>> Death Cab For Cutie guitarist Chris Walla characterizes the quartet's forthcoming release as "polarizing," "dissonant" and "abrasive," according to this Billboard article, which all sounds very promising to us. While we admit to only having heard half of the record, we didn't find much of interest on the popular indie rock band's major label debut Plans beyond "Marching Bands In Manhattan," and the record made us miss the Death Cab of We Have The Facts And We're Voting Yes. Or even Transatlanticism, of which we were surprised to read recently there is some perception out there that the record is slagworthy. What? The Seattle quartet's next record, its second for Atlantic, is as-yet untitled and is slated for a May release.

>> Wow, Warner Music Group's ADA distro arm bought Insound.com, according to this bit at GloNo. Hope all those old school Insound dudes got paid, assuming they are still with the company. The full story, such as it is, is at Billboard.biz here.

January 3, 2008

Best Of 2006 Addendum: She, Sir's Who Can't Say Yes

She, Sir
Is it too late to update our best-of list for 2006? Is it cheating to add a two-year-old EP to our 2008 list? We're certainly skeptical that 2008 will offer many releases that top Austin, Texas-based She Sir's Who Can't Say Yes, which somehow slipped past our radar many moons ago. Until November, in fact, when at a friend's recommendation we purchased the 2006 set. It has been blowing our minds consistently ever since. Coincidentally, the last time we told you to drop everything and run, don't walk, to buy a record was when we first got wind of another Texas shoegazer's beautiful noise (that band, of course, was Ringo Deathstarr). And we're doing it again. You must own Who Can't Say Yes. The band claims that they are almost out of copies, so don't blow this. The EP is a superlative document of '90s-style American indie shoegaze the likes of which you haven't heard since the first Lilys full-length In The Presence Of Nothing. Yeah, we said it.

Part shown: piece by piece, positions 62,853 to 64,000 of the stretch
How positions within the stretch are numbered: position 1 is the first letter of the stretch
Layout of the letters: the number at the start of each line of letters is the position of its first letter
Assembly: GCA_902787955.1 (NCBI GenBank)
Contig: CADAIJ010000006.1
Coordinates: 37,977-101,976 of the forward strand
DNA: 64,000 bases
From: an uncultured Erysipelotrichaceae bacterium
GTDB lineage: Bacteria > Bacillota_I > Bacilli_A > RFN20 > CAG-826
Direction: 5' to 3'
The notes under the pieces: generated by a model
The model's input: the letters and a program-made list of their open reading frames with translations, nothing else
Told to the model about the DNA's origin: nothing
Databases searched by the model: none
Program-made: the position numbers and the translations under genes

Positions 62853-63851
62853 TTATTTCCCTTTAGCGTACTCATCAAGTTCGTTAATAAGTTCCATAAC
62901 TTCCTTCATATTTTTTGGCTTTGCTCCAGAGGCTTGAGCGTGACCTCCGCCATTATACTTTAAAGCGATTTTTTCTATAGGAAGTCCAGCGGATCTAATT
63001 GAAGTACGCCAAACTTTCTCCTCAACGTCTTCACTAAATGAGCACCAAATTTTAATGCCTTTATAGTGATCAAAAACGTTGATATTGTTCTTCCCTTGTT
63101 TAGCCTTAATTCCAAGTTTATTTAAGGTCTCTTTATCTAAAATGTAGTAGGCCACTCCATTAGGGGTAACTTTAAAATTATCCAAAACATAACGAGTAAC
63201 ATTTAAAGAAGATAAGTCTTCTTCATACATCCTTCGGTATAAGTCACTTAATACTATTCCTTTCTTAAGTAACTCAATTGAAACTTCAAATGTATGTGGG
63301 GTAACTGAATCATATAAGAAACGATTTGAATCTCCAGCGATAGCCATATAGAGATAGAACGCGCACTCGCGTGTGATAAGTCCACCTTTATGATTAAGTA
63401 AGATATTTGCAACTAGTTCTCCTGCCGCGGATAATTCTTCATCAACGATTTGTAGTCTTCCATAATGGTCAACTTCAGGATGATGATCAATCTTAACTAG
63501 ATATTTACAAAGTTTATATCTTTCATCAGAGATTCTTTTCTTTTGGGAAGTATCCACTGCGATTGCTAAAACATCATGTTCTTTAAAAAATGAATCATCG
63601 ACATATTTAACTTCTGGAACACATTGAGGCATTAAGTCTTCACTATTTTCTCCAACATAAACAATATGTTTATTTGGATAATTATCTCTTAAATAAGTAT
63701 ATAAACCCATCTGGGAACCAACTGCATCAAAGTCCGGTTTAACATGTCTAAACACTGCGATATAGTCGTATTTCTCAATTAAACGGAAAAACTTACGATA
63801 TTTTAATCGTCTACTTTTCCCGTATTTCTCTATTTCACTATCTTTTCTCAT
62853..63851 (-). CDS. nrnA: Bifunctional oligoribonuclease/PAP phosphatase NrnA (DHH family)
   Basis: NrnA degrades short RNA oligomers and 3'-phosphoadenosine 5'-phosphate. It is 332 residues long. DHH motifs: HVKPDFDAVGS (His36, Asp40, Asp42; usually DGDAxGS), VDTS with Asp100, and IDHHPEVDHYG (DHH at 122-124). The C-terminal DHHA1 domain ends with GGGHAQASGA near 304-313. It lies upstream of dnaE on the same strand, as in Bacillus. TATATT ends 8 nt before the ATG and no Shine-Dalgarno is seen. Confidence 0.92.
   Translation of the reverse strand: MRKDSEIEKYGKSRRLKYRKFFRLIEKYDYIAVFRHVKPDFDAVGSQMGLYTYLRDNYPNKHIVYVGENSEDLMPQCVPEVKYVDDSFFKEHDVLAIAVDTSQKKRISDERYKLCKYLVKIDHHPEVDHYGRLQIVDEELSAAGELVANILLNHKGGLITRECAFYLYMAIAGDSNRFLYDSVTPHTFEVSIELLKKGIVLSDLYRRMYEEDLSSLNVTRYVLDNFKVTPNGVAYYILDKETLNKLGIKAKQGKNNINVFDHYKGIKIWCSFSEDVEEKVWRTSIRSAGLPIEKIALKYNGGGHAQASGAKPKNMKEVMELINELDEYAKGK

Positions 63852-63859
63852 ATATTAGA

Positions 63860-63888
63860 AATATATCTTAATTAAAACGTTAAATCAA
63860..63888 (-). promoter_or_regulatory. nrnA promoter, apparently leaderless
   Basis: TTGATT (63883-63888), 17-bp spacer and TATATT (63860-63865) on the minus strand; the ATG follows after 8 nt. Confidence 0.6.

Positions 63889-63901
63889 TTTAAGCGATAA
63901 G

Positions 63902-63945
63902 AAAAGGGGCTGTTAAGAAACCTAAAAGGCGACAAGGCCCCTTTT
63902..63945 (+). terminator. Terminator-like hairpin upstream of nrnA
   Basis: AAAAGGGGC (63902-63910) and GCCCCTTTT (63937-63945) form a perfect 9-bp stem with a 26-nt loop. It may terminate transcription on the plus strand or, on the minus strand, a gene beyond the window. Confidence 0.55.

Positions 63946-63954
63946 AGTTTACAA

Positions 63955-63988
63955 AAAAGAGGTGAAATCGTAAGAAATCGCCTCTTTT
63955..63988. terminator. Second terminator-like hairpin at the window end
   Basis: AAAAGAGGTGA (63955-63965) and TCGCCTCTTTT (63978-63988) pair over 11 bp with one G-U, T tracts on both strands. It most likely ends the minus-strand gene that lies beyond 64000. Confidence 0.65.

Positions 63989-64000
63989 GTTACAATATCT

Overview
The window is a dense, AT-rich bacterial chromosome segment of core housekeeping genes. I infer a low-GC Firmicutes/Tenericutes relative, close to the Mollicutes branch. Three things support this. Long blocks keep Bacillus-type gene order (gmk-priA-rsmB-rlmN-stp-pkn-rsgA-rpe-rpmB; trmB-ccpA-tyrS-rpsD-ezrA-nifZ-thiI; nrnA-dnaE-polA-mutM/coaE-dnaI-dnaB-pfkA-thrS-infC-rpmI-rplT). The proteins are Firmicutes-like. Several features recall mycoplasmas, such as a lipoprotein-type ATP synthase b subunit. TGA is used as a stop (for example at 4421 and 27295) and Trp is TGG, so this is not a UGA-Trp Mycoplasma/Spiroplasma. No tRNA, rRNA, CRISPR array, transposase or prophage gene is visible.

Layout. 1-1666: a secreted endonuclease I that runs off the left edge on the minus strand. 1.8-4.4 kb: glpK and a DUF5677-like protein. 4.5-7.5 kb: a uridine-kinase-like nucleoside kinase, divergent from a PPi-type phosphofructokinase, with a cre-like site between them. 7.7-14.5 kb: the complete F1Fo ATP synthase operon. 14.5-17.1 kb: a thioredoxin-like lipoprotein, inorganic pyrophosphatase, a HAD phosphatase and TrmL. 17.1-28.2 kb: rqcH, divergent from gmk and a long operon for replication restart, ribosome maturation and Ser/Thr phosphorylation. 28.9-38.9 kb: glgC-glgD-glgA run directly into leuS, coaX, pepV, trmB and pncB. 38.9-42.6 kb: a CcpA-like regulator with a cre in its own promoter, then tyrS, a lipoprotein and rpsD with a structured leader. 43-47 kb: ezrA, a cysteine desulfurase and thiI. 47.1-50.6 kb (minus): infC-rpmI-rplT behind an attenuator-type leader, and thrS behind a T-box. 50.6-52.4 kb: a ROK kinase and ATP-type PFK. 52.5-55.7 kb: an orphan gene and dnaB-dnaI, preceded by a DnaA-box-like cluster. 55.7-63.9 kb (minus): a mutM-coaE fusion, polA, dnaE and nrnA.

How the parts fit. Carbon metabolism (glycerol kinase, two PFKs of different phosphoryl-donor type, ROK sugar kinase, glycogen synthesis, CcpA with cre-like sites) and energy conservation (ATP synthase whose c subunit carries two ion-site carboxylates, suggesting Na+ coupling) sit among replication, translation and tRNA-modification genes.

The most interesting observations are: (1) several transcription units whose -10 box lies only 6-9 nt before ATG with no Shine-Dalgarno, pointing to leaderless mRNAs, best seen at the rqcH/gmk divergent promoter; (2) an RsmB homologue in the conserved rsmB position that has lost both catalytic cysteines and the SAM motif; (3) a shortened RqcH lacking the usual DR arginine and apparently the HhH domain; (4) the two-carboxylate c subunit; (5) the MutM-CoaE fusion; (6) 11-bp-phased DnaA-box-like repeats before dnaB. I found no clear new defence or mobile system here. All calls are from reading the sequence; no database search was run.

Who Can't Say Yes has got murmured vocals, big guitars and melodies and just the right amount of reverb to make the whole set float, when it isn't hitting a crushing crescendo. The EP opens with the gentle rocker "I Love You, Blowtorch Eyes" and unfurls in a series of seven winners from there. The very good news is that according to Russell Karloff, one half of She, Sir's core duo, the band is in the process of recording a full-length record and has contracted for the services of Erik Wofford, a producer who has worked on records by Explosions In The Sky, Voxtrot and Snowden. The proposed set is a concept album titled Go Guitars, and we'll be sure to keep you abreast of information about its release as it becomes available. Below we are posting an MP3 of "It's My Way Of Staying Connected," a track from Who Can't Say Yes that burbles and sways and explodes in very pleasant ways. Do check it out.

She, Sir -- "It's My Way Of Staying Connected" -- Who Can't Say Yes
[right click and save as]
[buy Who Can't Say Yes from the band right here]

She, Sir: Interweb | MySpace | YouTube | Flickr

January 2, 2008

Today's Hotness: Hisoft, The Wannadies